I read an interesting article recently about a new initiative of the Bill and Melinda Gates Foundation to partner with world leaders to tackle the next big viral epidemic.
Bill Gates has said that “the world was tragically unprepared” to detect outbreaks of Ebola and Zika “quickly enough to prevent them from becoming global pandemics.” Fortunately, much work has been accomplished recently regarding the control of these two nasty viruses.
A final trial of an Ebola vaccine has been rated as “highly protective” against the lethal virus in a major study in Guinea. Regarding the Zika virus, an experimental Zika vaccine using inactivated Zika has shown to be very effective in recent animal testing.
However, there are many other malicious—and even lethal—viruses around the world that are now on the medical community’s radar, viruses that potentially could evolve into the next big pandemic. Mr. Gates said, “Without investments in research and development, we will remain unequipped when we face the next threat.”
Dr. Joanne Liu, the international president of Doctors Without Borders commented, “For new vaccines to be a game changer, they must be developed and tested before outbreaks hit and made accessible and affordable for all communities in times of health crisis.”
With funding help from Germany, Japan and Norway, the Bill and Melinda Gates Foundation developed the Coalition for Epidemic Preparedness Innovations (CEPI) and has raised over $490 million of their $1 billion goal to target the following three menacing 21st Century viruses:
MERS-CoV: The Middle Eastern Respiratory Syndrome is a viral respiratory disease recently recognized in humans when it was first reported in Saudi Arabia in 2012. Since that time, it has spread to many other countries, including the United States. Symptoms include acute respiratory distress, fever, severe coughing and shortness of breath. The disease can be fatal.
Lassa (Fever): This acute viral hemorrhagic illness was first identified in 1969, but it has become more prevalent in West Africa in the 21st Century. The disease is spread by contact with infected food or contaminated household items. This disease can present as a mild virus, with 80% of those infected exhibiting little or no symptoms. In severe cases, however, the fatality rate is 15% as it viciously attacks the liver, kidneys and spleen.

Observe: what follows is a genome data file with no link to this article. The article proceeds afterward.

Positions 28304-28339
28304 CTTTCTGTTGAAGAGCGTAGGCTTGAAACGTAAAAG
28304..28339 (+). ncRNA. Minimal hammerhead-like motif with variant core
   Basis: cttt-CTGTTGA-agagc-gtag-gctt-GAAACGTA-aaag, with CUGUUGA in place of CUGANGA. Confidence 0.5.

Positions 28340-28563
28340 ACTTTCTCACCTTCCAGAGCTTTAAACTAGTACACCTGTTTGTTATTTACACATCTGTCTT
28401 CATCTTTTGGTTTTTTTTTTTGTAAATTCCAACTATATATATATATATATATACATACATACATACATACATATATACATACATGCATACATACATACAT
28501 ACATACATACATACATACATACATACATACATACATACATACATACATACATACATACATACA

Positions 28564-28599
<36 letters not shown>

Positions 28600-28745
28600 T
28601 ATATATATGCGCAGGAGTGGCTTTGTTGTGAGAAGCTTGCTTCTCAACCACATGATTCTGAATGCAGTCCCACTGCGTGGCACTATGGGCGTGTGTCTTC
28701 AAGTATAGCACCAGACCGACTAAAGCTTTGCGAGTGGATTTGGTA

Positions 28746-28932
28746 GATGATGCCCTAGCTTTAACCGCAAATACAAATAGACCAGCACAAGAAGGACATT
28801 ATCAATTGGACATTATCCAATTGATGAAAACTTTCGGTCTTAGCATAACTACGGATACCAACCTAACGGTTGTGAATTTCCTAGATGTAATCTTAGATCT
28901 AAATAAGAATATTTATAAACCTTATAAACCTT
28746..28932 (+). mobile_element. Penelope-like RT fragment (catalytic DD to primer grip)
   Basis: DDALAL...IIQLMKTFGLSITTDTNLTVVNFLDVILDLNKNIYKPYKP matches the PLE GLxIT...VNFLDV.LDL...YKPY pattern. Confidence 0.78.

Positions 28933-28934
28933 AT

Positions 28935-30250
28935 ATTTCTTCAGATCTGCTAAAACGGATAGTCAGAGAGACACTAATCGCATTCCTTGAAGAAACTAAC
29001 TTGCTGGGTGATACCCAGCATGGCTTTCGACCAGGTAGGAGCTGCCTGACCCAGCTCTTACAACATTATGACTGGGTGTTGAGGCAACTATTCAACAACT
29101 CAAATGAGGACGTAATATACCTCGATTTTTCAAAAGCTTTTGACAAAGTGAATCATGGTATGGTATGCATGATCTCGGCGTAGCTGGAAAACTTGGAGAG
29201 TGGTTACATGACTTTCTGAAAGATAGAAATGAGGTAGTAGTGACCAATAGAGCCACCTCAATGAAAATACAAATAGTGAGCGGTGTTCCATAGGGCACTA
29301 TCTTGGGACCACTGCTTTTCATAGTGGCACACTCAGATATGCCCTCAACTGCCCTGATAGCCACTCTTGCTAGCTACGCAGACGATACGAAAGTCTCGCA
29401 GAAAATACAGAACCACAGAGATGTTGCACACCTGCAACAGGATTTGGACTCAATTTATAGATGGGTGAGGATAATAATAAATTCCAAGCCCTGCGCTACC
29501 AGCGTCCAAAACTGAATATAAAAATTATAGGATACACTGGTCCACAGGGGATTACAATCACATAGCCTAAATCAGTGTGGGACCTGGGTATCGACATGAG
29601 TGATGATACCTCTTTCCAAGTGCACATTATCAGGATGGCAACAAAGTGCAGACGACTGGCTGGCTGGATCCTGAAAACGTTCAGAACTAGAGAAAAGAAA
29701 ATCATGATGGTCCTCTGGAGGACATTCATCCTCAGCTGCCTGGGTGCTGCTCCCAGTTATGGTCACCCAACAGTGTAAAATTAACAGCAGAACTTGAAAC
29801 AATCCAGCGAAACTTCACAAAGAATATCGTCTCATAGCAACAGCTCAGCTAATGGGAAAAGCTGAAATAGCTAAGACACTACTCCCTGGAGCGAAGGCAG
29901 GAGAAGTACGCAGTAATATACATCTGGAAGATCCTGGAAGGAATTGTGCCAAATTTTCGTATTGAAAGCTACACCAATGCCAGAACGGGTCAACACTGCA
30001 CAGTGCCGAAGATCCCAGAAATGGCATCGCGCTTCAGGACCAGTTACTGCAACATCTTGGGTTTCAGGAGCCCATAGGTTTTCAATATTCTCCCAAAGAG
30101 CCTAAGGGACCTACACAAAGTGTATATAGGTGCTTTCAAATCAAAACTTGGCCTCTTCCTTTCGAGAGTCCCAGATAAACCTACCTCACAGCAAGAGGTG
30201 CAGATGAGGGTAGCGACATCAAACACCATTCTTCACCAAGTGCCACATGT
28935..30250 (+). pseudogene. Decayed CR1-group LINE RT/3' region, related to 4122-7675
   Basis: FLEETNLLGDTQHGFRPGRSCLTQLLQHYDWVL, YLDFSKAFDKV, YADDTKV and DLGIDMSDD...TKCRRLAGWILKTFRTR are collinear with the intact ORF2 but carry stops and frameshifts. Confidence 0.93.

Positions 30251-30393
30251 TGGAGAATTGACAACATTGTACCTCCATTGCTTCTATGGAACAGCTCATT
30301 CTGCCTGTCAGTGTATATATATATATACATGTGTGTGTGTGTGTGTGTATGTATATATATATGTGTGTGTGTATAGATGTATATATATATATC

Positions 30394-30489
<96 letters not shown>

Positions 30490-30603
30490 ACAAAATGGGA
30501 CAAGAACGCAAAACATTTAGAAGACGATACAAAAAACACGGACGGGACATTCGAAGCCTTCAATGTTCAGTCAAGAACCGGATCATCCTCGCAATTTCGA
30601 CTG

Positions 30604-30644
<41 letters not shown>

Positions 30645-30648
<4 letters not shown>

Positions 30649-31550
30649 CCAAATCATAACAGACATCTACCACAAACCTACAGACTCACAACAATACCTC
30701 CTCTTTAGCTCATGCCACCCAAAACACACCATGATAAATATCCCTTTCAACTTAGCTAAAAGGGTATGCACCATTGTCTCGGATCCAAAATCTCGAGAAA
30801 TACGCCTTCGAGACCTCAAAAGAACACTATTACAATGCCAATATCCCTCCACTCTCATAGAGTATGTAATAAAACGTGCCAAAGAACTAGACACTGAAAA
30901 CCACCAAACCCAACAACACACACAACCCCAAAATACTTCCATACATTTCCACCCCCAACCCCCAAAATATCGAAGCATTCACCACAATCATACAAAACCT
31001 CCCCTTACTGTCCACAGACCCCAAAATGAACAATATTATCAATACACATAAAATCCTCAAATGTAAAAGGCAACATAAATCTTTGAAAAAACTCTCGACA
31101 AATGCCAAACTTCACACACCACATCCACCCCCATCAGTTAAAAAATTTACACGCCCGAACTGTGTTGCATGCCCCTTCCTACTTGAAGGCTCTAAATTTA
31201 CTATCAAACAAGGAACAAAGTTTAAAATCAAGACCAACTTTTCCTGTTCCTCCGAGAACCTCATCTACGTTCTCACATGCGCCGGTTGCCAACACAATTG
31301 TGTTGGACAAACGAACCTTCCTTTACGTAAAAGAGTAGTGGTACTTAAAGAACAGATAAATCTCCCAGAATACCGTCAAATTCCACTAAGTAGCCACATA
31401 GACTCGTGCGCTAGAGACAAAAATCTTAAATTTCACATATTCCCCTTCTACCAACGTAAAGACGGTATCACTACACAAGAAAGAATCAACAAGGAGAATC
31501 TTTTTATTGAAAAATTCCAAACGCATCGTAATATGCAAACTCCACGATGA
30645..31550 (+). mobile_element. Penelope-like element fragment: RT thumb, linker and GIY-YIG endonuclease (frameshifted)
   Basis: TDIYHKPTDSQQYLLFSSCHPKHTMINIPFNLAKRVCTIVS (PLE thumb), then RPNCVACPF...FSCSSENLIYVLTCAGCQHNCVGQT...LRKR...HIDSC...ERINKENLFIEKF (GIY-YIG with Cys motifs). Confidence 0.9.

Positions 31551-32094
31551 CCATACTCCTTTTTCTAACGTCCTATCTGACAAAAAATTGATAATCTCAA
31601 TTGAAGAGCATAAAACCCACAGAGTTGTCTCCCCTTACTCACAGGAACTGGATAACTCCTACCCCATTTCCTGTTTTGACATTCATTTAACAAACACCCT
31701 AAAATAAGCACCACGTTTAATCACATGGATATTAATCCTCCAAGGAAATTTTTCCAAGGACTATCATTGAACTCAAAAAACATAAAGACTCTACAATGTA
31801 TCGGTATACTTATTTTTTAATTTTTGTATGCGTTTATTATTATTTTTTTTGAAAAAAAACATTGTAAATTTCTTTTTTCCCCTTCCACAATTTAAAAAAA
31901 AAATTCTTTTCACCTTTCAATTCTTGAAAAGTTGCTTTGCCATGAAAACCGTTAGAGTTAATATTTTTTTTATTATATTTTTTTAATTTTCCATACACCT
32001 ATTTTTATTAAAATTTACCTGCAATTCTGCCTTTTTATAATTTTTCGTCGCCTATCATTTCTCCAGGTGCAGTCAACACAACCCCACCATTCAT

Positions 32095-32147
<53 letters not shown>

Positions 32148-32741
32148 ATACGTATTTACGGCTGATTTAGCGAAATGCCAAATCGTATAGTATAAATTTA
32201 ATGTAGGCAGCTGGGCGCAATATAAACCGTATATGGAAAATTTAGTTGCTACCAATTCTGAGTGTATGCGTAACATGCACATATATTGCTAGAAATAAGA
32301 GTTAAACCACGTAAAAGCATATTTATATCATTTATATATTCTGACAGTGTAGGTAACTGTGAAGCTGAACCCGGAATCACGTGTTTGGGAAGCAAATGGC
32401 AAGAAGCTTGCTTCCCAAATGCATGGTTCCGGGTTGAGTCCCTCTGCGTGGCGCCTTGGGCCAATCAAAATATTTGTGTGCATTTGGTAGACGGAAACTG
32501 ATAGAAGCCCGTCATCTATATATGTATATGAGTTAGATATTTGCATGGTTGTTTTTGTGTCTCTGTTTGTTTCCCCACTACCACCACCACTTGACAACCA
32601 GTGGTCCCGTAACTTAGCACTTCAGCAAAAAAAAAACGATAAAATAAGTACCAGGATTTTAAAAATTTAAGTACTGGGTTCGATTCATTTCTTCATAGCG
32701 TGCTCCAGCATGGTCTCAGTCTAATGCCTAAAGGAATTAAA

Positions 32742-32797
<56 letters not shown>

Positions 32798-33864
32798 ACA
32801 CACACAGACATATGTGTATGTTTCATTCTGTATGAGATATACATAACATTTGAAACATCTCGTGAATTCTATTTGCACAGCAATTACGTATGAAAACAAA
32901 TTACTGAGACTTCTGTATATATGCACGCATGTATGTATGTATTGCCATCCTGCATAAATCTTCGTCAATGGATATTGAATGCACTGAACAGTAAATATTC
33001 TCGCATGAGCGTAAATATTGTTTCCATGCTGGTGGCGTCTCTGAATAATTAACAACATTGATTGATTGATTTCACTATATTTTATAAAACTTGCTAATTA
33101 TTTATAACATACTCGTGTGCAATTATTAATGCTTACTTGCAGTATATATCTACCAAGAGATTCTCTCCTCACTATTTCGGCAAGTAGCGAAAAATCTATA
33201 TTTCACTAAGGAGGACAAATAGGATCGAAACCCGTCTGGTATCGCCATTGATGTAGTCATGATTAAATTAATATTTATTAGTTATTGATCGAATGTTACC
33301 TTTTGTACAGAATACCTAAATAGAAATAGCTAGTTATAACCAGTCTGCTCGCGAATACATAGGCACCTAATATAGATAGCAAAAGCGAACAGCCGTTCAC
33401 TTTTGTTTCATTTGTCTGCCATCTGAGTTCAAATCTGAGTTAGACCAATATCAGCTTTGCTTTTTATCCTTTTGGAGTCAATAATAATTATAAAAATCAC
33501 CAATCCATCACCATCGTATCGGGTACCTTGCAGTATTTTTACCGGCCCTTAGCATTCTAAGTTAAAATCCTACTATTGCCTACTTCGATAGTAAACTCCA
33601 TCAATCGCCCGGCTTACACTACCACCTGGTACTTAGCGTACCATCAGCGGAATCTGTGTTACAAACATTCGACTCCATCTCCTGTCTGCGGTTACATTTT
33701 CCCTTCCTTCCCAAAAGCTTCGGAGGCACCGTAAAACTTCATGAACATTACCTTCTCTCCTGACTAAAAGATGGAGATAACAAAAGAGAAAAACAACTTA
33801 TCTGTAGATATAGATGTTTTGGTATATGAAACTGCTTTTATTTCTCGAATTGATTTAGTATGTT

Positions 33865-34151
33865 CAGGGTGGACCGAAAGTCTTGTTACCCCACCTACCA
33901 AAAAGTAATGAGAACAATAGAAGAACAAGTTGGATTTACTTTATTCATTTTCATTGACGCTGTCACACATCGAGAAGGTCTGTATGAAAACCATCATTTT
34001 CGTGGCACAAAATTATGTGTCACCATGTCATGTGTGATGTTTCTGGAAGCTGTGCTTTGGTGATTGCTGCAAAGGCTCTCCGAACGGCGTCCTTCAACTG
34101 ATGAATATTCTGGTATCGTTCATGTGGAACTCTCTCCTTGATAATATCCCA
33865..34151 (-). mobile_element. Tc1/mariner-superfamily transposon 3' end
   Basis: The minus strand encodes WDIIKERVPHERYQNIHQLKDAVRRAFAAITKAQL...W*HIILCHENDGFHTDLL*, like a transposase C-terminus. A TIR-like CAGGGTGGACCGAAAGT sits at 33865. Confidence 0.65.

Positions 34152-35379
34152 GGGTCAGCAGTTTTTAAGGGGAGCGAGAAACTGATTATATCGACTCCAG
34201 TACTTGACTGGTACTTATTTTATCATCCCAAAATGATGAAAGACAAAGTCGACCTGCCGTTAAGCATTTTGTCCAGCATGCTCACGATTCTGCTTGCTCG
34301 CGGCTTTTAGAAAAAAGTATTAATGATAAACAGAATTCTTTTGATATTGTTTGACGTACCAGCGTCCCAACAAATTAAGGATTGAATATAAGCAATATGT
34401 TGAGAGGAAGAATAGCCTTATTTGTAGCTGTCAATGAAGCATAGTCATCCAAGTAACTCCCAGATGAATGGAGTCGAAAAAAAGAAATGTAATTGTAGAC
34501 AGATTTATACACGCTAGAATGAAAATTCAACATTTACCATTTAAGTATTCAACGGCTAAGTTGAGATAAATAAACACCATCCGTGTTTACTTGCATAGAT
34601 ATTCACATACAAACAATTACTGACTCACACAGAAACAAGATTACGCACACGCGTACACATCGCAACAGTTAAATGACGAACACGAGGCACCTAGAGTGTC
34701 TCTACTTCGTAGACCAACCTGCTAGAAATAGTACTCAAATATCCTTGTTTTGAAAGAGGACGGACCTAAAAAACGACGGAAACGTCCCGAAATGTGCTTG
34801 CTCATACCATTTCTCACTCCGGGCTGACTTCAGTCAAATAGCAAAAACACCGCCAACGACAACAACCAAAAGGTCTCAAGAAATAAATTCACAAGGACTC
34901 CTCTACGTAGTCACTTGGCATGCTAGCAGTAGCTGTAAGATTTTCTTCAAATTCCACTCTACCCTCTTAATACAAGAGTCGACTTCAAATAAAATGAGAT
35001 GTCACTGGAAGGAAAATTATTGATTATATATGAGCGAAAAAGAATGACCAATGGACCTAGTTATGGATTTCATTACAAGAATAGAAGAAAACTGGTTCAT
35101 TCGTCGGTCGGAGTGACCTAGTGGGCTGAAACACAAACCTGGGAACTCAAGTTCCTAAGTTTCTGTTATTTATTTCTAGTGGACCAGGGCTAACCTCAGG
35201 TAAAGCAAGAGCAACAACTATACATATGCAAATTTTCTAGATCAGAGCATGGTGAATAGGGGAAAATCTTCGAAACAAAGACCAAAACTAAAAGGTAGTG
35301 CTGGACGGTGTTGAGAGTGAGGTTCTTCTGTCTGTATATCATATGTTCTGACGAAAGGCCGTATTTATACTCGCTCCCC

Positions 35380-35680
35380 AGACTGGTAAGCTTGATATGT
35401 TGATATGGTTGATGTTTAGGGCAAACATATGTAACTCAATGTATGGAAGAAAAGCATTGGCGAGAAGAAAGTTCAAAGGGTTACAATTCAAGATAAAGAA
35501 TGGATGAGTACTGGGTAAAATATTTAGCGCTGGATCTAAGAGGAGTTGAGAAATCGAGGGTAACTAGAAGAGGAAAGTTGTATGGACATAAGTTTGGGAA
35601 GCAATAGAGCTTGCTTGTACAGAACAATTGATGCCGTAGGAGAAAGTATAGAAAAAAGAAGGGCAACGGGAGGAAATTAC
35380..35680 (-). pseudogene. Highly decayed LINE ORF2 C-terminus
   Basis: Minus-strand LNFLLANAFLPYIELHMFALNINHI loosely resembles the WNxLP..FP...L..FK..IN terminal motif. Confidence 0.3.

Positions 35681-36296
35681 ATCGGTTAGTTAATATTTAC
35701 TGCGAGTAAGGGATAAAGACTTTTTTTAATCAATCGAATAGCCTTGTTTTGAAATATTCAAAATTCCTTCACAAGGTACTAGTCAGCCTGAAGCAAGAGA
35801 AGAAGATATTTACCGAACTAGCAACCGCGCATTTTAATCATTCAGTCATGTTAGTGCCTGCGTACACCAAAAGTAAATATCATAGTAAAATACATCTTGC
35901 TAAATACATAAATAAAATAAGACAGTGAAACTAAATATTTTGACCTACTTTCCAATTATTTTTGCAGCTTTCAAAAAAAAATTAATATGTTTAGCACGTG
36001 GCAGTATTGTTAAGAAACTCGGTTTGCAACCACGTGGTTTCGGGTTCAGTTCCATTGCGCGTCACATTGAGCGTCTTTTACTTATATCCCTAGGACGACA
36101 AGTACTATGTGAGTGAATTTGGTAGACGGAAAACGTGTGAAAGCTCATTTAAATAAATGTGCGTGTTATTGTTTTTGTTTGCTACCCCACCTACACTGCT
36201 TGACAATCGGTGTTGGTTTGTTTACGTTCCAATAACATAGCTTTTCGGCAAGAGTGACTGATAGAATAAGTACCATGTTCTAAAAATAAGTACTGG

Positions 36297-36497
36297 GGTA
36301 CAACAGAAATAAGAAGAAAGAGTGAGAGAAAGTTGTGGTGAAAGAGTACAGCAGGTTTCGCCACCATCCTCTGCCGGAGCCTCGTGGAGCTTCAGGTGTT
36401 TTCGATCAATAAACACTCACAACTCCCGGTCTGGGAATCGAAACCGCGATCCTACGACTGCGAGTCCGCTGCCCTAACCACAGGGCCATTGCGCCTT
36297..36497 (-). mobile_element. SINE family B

Nipah: This viral disease was initially identified in 1999 during an encephalitis and respiratory illness outbreak among pig farmers in Malaysia and Singapore. The disease was contracted from infected pigs and bats, but it can be transmitted person-to-person. There were approximately three hundred human cases that resulted in one hundred deaths. Over one million pigs were destroyed before the disease was controlled. Symptoms of Nipah present as fever and a headache at first; but, it progresses to drowsiness, disorientation and mental confusion for up to two weeks thereafter. Severe cases advance to a coma and carry a 30-40% mortality rate. Those who survive may even exhibit long-term symptoms that present as intermittent convulsions and permanent personality changes.
Viral diseases that have killed millions of people in the past have been eradicated thanks to the research, development and deployment of vaccines to prevent the spread of diseases shown in the chart to the left. (Information Chart via CDC. Image by Leon Farrant.)
The hope is that this CEPI initiative will add some new viruses to the long list of diseases that are no longer lethal threats.
Thoughts? Comments? I’d love to hear them!